The reason for featuring a specific UA string is to nudge site developers to take note of which configurations visit their site, which browsers and operating systems they should keep testing against, and which they ought to keep supporting.

Thus, promoting a non-generic UA string causes these users to also have a dilemma with regard to having a privacy trade-off, because a very specific user agent string is very unique, and therefore much easier to identify for sites that use browser fingerprinting.

Comparably, the default web browser in many versions of Android even sends the device make and model in their user agent string, while the UA string of Firefox for Android typically contains less information, and has also in past cases been less accurate.

Nevertheles, desktop Firefox alone has become a minority browser — with its usage share greatly overshadowed by Google Chrome, and Firefox for Android being an even greater minority on phones and tablets. Each Firefox version is therefore more unique, and each version of a Firefox derivative even more unique.

It should be noted, though, that if they wish to do so, advanced users are usually aware of how to properly anonymise the browsing traffic that runs from their computer through the wider Internet.

To find out what kind of information web sites can collect about the browser you use and the device you're on, visit the Electronic Frontier Foundation's Panopticlick site at

Modifying[edit | edit source]

In desktop Firefox, changing the user agent string in about:config preferences does not work, while it works admirably in Firefox for Android.

To change the user agent string in desktop Firefox, one must use extensions.

  • UAControl is a legacy XUL extension for Firefox 56.0 and earlier. It supports user-agent spoofing for specific domains, leaving the default user agent string for all other sites, though it does not have a pre-set list of UA strings (these can be picked up from the web). UAControl requires the User-Agent JS Fixer add-on to work.
  • Custom UserAgent String is a WebExtension that is similarly versatile in employing per-domain user-agent spoofing, but has a clunky user interface. It's available for Firefox 48.0 and greater.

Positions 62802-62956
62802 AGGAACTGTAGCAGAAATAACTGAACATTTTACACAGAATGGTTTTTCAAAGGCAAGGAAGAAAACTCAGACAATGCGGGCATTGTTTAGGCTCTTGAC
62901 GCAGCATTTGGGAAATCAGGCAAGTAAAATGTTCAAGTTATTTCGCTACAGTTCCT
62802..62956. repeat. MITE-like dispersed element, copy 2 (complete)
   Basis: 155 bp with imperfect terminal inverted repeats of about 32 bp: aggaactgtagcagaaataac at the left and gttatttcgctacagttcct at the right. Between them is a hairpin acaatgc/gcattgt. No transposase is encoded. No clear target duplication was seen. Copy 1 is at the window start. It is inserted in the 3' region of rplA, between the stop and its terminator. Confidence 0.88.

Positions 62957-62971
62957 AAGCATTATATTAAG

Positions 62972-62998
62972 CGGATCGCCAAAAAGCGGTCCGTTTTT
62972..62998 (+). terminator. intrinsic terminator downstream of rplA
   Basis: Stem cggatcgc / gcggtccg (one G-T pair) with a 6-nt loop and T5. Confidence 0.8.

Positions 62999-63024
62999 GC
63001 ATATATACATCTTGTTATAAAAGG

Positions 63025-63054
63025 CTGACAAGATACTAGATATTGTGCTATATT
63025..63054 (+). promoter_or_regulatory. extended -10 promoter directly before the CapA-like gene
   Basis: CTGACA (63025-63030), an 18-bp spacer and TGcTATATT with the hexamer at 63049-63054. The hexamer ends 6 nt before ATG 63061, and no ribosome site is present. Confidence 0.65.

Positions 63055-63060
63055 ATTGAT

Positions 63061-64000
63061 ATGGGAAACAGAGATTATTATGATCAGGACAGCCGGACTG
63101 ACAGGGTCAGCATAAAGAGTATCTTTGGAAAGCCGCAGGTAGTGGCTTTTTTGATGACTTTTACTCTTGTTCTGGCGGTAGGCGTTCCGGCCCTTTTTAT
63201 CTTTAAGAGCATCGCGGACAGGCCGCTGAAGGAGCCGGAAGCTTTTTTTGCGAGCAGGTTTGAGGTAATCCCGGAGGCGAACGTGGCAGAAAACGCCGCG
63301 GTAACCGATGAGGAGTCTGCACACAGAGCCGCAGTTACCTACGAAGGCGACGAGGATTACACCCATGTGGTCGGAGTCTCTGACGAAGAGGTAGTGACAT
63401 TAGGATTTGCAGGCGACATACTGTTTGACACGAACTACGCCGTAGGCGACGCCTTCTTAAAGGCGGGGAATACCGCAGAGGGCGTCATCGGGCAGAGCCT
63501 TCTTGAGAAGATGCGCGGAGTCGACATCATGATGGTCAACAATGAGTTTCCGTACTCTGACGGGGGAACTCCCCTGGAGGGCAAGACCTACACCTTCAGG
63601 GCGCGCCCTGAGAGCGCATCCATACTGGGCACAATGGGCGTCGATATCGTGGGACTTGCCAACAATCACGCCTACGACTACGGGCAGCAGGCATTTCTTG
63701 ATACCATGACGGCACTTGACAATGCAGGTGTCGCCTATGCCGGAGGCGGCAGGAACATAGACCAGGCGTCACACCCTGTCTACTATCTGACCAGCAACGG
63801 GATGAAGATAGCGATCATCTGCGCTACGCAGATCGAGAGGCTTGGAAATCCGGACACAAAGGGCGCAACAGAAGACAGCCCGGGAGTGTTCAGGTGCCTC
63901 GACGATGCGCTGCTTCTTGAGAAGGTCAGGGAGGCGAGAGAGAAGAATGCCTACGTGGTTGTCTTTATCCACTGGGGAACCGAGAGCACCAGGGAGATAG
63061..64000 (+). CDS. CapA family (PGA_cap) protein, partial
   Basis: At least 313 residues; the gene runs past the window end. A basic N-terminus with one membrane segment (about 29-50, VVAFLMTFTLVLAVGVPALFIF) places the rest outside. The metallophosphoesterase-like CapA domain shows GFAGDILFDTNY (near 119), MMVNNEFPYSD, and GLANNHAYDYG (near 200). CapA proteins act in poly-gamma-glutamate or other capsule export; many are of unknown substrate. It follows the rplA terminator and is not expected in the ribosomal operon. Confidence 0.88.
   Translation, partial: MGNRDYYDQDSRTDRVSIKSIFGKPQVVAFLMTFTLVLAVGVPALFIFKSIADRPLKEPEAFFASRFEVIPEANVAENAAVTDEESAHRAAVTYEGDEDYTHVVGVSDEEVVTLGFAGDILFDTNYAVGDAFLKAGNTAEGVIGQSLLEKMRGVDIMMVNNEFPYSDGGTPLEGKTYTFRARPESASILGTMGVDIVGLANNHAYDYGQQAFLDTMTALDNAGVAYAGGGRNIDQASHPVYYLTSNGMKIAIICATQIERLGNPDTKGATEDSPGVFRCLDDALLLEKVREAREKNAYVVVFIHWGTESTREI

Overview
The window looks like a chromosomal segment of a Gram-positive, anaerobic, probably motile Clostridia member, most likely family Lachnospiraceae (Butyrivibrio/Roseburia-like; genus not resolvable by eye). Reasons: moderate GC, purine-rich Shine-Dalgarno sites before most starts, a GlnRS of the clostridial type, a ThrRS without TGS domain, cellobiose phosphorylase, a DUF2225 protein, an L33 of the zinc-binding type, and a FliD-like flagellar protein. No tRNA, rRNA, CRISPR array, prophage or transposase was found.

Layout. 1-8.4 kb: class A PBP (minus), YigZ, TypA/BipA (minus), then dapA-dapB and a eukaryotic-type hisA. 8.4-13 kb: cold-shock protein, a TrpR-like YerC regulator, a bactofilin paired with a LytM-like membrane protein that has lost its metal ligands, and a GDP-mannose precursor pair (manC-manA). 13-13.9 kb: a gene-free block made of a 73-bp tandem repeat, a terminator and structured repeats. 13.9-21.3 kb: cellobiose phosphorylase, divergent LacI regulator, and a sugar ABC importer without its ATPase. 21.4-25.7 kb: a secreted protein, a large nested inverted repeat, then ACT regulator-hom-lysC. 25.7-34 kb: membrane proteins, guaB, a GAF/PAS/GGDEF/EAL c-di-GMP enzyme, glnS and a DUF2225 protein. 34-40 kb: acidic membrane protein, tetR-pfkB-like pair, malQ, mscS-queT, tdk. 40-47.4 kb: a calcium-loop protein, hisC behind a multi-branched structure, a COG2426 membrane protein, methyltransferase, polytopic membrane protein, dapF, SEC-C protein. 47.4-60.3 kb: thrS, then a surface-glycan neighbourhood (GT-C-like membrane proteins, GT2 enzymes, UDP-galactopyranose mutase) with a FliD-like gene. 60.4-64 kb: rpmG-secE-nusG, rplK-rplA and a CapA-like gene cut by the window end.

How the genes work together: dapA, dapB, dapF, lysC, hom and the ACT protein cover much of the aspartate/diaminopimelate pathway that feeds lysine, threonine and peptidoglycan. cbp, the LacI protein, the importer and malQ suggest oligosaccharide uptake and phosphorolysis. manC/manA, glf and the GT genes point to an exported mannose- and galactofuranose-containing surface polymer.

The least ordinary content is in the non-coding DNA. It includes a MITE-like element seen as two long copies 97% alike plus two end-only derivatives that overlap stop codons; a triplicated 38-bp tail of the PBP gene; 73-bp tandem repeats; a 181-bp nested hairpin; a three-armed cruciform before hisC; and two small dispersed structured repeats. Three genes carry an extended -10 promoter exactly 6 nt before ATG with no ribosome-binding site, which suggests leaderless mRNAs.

Editing the userChrome.css File[edit | edit source]

userChrome.css is a file that allows you to change the appearance of Firefox with CSS rules. The actual browser window (i.e., not the webpage, but everything else) is called the "chrome". The file userChrome.css overrides default settings to allow for more customization.

userChrome.css is not created by default. It should be created in your profile folder, which can be found in the following places:

%appdata%\Roaming\Mozilla\Firefox\Profiles\<Profile name>\
~/.Ajay/firefox/<Profile name>/
Mac OS X:
~/Library/Ajay/Firefox/Profiles/<Profile name>/
~/Library/Application Support/Firefox/Profiles/<Profile name>/

In all cases, the profile is randomly named, with 8 characters followed by .default. Inside that folder is another named "chrome". Inside the chrome folder is where userChrome.css needs to be created.

Editing the userContent.css File[edit | edit source]

The UserContent.css file allows a user to change the general appearance of web pages. This requires knowledge of Cascading Style Sheets (CSS).

Changing the web pages' appearance through this file can be relatively cumbersome, and is limited to CSS only. Using the GreaseMonkey or Stylish extensions is recommended, as each provides a user interface to doing the same things, and are therefore easier to use.

The GreaseMonkey extension is more advanced, as it allows adding JavaScript to downloaded web pages to make a webpage or site function better. With some extra effort, this also includes adorning pages with CSS.

Comparatively, Stylish allows adding only CSS-based modifications to downloaded pages, and unlike GreaseMonkey, Stylish also runs on all versions of Firefox for Android.

Note, that while these extensions only change the appearance of web pages downloaded into the browser; the extensions do not change the pages' and sites' appearance on the web server.

Tips[edit | edit source]

  • Allowing extension downloads from instead of will match all subdomains of, just as blocking cookies from instead of will allow blocking of all subdomains. Allowing "" would not allow "". However, as a security measure, when whitelisting sites for extensions, the most specific domain available should be used (i.e., instead of to prevent potentially malicious installs from other subdomains on a site.
  • To get Firefox on a computer without an internet connection, or where internet downloads are blocked, one can download the installer as normal from another computer (usually you can do this at a public library), and then put the *.exe file on some removable media and transfer it to the first computer. Another option is to download Firefox portable on a USB stick or memory card, and run the portable Firefox off external storage.
Chapters: 1 - 2 - 3 - 4 - 5 - 6 - 7 - 8 - 9 - 10 - 11 - 12 - 13 - 14

References[edit | edit source]

  1. "". MozillaZine Knowledge Base. MozillaZine. 2010-12-10. Retrieved 2019-08-23.
  2. "app.update.enabled". MozillaZine Knowledge Base. MozillaZine. 2011-07-08. Retrieved 2019-08-23.
  3. "app.update.interval". MozillaZine Knowledge Base. MozillaZine. 2010-11-22. Retrieved 2019-08-23.